Sorry, but you’re no longer just “straight”

When your grandfather was “straight,” it just meant that he wasn’t high on drugs or booze. These days, you have to identify as “straight” to indicate that you are not homosexual. However, since sexual preference has nothing to do with sexual identity, “straight” is not a simple phrase that automatically distances you from all LGBT categories. Therefore, you are now “cisgender.” I’m sorry, I know it’s a lame word and perhaps someone will come up with a cooler one, but for now, to let someone know that your personal gender identity matches the genitals assigned to you at birth, you can say “I am cisgender.”


Every transgender story is different

Many transgender people have struggled with their gender identity since early childhood. Some vacillate between their male and female sides their whole lives. Some fall somewhere in between the male/female perspective. Some have a full sexual reassignment early in their life. There are many colors in the transgender rainbow, and that’s okay.

If you are straight and cisgender, you may not understand many of those colors, and that’s okay too. Gender identity can be a very confusing topic. After all, outside genitalia, what actually defines gender? You may never be able to fully relate to a transgender person because you probably don’t put a lot of thought about what makes you inherently male or female, or what it would be like to be the opposite sex – you just play the hand you were dealt.

So just keep doing that. All you have to do is be yourself and be kind to others who are simply being themselves. Respect their privacy, respect their dignity, and give them the space to express themselves without becoming hostile, rude, or worse yet, violent.

Respect is extremely necessary

The dark side to transgender people is the closets they build for themselves and the people they hurt while doing so. It’s surprisingly easy and common to hide your sexual identity from your community, your children, and your spouse. This creates distance, brings unnecessary shame, breeds heartache, and destroys intimacy. Hopefully, the day will come where no one ever has to live in a closet again, and the Kris Jenners of the world will be a thing of the past.

Even worse, being transgender in the United States can be extremely dangerous. The murder rate for transgender people is 50% higher than the murder rate for lesbian and gay people.

Adding insult to fatal injury, courts in many states still give murderers the benefit of the doubt if their victim was flirtatious. It’s called the “trans panic defense,” which absolves men of accountability for their murderous rampages should their rage be triggered by finding a penis where a vagina should be.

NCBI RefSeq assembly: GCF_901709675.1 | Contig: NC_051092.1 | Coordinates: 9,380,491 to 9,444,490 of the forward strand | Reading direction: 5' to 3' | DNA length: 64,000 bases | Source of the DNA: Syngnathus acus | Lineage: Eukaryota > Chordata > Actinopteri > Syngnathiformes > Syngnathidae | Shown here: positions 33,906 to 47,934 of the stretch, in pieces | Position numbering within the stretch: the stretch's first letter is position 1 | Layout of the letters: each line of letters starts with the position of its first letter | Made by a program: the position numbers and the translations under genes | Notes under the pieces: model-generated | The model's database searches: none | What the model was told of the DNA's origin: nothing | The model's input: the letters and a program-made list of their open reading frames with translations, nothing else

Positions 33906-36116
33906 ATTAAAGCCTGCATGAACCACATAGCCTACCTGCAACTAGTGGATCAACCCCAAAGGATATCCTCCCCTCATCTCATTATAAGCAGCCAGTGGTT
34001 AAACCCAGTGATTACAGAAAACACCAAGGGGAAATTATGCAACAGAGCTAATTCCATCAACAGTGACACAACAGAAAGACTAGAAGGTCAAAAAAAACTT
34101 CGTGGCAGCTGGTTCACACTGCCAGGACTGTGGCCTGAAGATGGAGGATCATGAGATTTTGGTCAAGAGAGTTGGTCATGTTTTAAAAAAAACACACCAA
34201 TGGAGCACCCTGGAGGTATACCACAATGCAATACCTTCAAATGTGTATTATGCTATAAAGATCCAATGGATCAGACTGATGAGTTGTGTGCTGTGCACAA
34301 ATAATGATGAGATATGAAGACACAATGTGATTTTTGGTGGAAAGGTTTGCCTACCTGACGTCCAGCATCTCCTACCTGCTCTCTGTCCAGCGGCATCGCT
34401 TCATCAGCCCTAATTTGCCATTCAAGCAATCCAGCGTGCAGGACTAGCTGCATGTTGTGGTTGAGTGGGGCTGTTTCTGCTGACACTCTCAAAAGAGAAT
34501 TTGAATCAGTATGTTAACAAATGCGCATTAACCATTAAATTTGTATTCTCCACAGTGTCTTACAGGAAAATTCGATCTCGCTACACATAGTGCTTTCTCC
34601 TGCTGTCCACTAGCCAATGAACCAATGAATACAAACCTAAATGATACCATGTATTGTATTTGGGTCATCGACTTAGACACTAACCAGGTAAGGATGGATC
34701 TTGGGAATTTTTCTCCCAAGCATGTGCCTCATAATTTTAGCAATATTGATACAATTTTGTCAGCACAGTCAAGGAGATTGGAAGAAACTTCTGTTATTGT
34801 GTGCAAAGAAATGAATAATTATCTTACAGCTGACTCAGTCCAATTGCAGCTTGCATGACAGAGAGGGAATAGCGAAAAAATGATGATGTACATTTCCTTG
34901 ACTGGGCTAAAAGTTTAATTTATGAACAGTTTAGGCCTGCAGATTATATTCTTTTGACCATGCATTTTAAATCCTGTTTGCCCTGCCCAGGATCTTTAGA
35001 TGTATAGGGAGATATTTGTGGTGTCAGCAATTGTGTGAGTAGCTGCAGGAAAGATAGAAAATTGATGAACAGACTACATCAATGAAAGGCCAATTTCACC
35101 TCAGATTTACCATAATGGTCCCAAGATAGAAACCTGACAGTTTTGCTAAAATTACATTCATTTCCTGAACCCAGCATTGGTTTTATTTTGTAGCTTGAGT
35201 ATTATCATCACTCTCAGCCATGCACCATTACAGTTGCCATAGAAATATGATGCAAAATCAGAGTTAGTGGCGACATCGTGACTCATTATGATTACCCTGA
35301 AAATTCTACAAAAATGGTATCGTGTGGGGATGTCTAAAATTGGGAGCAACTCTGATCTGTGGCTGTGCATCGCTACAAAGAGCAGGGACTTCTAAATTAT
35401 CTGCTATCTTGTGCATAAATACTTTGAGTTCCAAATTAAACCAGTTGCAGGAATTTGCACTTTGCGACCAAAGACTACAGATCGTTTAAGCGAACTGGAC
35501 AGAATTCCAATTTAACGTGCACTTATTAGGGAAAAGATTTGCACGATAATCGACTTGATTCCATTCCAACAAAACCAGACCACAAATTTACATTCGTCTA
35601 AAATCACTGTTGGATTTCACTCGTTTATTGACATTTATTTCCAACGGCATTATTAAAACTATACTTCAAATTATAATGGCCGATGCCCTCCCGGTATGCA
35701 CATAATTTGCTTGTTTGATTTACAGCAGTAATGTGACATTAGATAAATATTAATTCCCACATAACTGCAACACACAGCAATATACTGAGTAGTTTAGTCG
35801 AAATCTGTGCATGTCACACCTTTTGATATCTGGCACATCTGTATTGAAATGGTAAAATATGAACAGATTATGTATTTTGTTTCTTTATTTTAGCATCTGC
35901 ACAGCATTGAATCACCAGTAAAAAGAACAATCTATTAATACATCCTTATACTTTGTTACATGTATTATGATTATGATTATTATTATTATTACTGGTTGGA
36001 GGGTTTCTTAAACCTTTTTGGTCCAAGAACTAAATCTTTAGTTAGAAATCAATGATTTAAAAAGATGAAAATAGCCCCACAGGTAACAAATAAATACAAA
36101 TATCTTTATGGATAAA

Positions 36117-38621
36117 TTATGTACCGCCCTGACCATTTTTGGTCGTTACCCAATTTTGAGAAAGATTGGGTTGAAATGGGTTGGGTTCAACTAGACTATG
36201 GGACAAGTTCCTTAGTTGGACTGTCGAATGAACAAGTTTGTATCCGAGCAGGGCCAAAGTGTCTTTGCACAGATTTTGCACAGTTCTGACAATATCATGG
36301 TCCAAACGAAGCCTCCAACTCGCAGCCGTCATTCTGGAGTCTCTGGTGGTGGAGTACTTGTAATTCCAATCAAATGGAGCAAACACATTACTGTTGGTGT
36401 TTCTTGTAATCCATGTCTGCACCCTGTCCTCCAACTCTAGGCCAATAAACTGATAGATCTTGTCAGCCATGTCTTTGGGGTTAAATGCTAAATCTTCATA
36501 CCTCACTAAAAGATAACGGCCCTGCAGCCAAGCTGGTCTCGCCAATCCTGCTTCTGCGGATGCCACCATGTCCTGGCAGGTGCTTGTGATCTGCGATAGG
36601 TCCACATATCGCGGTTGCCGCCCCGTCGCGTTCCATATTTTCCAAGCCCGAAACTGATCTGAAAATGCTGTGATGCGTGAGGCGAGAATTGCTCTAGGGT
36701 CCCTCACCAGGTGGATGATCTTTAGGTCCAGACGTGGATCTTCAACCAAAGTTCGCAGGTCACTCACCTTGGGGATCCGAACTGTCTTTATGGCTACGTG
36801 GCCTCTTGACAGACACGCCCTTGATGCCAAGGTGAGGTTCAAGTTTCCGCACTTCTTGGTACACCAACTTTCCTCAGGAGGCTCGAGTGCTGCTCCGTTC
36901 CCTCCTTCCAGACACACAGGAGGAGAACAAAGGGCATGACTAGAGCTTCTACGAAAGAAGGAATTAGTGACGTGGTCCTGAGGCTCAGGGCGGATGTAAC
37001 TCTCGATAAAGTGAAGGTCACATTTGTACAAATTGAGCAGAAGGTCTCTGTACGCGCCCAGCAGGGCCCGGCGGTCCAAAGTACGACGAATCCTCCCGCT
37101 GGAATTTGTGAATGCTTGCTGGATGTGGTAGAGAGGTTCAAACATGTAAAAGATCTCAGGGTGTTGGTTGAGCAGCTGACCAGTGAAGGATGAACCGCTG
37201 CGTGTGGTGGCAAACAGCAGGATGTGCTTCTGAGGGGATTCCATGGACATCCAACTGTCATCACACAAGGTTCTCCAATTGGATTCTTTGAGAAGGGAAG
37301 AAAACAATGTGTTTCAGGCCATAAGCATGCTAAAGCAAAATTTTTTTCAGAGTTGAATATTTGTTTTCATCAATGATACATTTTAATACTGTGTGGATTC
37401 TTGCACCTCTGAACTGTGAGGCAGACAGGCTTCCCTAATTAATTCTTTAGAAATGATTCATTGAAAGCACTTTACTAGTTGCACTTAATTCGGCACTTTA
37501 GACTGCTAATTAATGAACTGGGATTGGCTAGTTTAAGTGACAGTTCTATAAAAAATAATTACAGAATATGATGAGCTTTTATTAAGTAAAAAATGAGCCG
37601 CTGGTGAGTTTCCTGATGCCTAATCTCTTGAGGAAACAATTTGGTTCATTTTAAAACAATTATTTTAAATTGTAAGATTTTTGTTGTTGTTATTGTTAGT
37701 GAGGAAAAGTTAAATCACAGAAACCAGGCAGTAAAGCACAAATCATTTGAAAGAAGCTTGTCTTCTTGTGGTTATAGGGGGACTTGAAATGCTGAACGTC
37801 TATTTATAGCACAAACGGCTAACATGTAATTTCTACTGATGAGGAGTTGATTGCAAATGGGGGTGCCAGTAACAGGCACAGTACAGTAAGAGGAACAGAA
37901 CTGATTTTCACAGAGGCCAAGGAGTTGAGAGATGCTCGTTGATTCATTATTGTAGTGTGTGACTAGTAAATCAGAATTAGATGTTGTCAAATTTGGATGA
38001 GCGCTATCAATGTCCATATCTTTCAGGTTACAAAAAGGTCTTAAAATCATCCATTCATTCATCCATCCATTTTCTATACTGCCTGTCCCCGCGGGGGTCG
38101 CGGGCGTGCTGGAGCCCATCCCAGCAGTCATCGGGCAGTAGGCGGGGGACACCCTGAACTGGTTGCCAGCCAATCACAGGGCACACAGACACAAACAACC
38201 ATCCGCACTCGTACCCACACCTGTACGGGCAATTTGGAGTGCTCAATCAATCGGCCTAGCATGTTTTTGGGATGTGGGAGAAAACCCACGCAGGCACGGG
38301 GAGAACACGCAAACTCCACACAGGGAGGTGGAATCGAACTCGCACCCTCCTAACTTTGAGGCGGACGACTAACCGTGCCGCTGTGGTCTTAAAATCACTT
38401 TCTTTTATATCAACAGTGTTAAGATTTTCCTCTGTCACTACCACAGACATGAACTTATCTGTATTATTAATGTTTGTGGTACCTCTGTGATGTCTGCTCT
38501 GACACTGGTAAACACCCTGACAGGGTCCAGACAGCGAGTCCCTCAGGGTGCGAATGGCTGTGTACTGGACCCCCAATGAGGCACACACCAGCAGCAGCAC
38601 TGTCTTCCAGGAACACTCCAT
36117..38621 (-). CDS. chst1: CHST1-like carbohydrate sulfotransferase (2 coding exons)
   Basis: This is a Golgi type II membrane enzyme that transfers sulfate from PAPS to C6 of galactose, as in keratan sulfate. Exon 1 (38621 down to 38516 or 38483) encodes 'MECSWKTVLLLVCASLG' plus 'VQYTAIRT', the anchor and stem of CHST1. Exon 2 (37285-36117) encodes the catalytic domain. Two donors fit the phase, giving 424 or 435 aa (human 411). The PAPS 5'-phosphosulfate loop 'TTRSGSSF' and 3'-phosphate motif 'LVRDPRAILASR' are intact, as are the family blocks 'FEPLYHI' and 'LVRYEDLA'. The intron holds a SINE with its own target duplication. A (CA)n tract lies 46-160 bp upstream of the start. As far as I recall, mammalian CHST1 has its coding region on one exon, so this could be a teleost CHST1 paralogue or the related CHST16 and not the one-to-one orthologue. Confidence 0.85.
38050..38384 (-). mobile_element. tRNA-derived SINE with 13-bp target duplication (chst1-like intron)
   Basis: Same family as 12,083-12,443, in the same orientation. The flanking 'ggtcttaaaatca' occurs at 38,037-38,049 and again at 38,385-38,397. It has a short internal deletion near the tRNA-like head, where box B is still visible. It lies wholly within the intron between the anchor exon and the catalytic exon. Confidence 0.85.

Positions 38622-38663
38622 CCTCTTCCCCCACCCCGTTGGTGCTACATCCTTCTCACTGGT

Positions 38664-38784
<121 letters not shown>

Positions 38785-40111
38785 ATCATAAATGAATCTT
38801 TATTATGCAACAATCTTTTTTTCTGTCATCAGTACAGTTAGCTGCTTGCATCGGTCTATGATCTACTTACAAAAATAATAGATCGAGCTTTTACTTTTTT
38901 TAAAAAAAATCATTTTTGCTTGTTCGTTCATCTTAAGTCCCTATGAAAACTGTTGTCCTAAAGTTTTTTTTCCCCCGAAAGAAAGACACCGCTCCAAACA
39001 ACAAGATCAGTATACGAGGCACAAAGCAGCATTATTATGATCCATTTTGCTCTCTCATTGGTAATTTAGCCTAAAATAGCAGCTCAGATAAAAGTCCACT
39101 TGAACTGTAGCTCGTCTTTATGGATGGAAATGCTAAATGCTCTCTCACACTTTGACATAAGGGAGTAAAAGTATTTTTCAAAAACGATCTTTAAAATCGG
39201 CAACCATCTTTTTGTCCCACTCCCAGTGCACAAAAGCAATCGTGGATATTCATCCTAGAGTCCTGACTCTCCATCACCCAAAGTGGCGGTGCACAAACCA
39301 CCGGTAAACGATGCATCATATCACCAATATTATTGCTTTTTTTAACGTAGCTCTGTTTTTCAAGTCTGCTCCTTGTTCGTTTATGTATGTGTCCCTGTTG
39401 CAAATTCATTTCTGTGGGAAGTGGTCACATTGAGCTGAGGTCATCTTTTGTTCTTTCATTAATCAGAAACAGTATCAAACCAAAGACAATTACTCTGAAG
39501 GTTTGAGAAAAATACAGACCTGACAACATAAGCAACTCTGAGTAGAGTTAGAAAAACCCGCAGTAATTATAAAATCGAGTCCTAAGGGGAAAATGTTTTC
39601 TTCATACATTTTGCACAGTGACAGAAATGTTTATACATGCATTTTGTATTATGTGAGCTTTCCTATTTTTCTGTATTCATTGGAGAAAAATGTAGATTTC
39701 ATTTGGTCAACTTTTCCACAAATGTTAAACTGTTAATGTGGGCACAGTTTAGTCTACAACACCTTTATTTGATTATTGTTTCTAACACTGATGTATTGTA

It’s no wonder most transgender people are still hiding in their closets.

 Being transgender is not a mental disorder, but it can be extremely stressful.

A psychological state is considered a mental disorder only if it causes significant distress or disability. Transgender people do not consider their gender identity to be distressing or disabling. However, getting the outside to match the inside, and then getting others to accept the real you, can be extremely taxing. Changing your body can be a monumental undertaking that includes counseling, hormone therapy, and expensive medical procedures. And even when you have all that under control, you need to try and alter societal perceptions in order to freely express your gender identity while facing discrimination, broken relationships, and even the threat of violence. With all this pressure, it’s no wonder that the suicide rate among transgender people is at a staggering 41%.

So please, if you don’t have anything nice to say, don’t say it on Facebook.


2 thoughts on “A Straight Person’s Guide to Transgender People

  1. Profound thoughts on a worthwhile subjects, I’ll be sure to give trannies the respect they deserve from now on, and be interested in their “personal stories” about their sex-change surgery and depression (which are not related). Thanks! When my neighbor’s ‘daughter’ is again crying in the night because her antidepressants wore off I will no longer be annoyed.